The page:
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Boy Meets Boy Hardcover – September 9, 2003


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Product Details

  • Age Range: 12 and up
  • Grade Level: 7 and up
  • Lexile Measure: 730L (What's this?)
  • Hardcover: 192 pages
  • Publisher: Knopf Books for Young Readers; First Printing edition (September 9, 2003)
  • Language: English
  • ISBN-10: 0375824006
  • ISBN-13: 978-0375824005
  • Product Dimensions: 7.6 x 5.4 x 1.1 inches
  • Shipping Weight: 12 ounces
  • Average Customer Review: 4.4 out of 5 stars  See all reviews (131 customer reviews)
  • Amazon Best Sellers Rank: #1,515,591 in Books (See Top 100 in Books)

Editorial Reviews

Amazon.com Review

In this delightful young adult novel for readers 12 and up, high school sophomore Paul says, "There isn’t really a gay scene or a straight scene in our town. They got all mixed up a while back, which I think is for the best." And, as he observes at the end of the story, "It's a wonderful world." Paul has both gay and straight friends, and they all hang out together at terrific bookstores and concerts, and advise one another on the sometimes troubled progress of their various romances. Paul is smitten with Noah, and they are beginning a serious relationship when Kyle, Paul’s ex, complicates things by deciding that all is forgiven. Joni is going out with Chuck, who dominates her, much to her friends' disapproval. Tony’s conservative parents refuse to acknowledge that he is gay, so the others must bone up on Bible verses all week so they can pretend Saturday night is a study group. And then there's Infinite Darlene, football quarterback and Homecoming Queen, who deserves a whole romance novel of her own. Life in their town is gloriously accepting of differences and only occasionally verges on magic realism, in this first novel in which same sex preference is not the problem. --Patty Campbell --This text refers to an out of print or unavailable edition of this title.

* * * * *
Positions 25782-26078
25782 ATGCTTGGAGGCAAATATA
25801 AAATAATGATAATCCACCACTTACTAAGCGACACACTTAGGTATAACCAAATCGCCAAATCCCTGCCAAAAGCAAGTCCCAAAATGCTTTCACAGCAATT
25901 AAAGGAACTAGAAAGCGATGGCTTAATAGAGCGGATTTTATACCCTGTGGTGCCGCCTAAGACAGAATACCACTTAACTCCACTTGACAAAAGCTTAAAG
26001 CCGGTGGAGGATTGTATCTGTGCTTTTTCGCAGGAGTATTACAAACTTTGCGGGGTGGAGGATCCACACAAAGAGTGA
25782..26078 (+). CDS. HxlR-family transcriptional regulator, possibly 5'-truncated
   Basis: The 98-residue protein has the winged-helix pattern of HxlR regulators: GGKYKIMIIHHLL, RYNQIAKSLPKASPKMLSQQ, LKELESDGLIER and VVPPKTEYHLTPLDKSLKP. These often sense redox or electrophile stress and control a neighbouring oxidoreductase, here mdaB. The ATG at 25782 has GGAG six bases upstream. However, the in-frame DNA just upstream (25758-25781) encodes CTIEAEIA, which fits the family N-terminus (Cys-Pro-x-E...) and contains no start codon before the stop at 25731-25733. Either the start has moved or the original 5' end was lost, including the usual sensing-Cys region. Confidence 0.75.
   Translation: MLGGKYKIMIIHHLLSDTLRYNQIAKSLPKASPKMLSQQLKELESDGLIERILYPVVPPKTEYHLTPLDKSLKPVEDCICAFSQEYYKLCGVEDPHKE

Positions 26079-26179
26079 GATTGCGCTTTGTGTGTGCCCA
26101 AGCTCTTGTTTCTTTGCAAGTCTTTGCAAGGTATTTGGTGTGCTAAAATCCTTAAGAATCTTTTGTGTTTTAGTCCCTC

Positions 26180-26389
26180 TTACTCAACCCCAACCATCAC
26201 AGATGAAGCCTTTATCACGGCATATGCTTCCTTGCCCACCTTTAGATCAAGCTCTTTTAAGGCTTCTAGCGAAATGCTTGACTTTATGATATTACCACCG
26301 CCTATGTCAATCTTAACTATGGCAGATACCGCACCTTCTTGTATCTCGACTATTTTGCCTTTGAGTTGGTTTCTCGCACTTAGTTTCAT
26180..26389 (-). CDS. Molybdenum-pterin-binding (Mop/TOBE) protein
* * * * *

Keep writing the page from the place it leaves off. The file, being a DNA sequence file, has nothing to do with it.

From Publishers Weekly

Levithan's groundbreaking novel—set in an idealized high school where kids are free to express themselves without repercussions or embarrassment—whisks listeners into a unique teen scene via the work of this cast of young actors. Though Robideau sometimes sounds melodramatic, and the brief characterization of "young Paul" in flashback is grating, these performers eventually gel into an effortless give-and-take rhythm. As Paul explores his feelings for new crush Noah, listeners meet a crew of memorable characters both gay and straight, wild and wallflower that include the football team's drag queen quarterback (played to comic effect by Joey Panek). Suffused with humor and heart, this recording is bound to get listeners thinking about what it means to just be yourself and truly embrace tolerance. In a bonus track, three of the actors and artistic director Daniel Bostick compare their own high school experience to the one in the book. Ages 12-up. (May)
Copyright © Reed Business Information, a division of Reed Elsevier Inc. All rights reserved. --This text refers to an out of print or unavailable edition of this title.

More About the Author

I find it downright baffling to write about myself, which is why I'm considering it somewhat cruel and usual to have to write this brief bio and to update it now and then. The factual approach (born '72, Brown '94, first book '03) seems a bit dry, while the emotional landscape (happy childhood, happy adolescence - give or take a few poems - and happy adulthood so far) sounds horribly well-adjusted. The only addiction I've ever had was a brief spiral into the arms of diet Dr Pepper, unless you count My So-Called Life episodes as a drug. I am evangelical in my musical beliefs.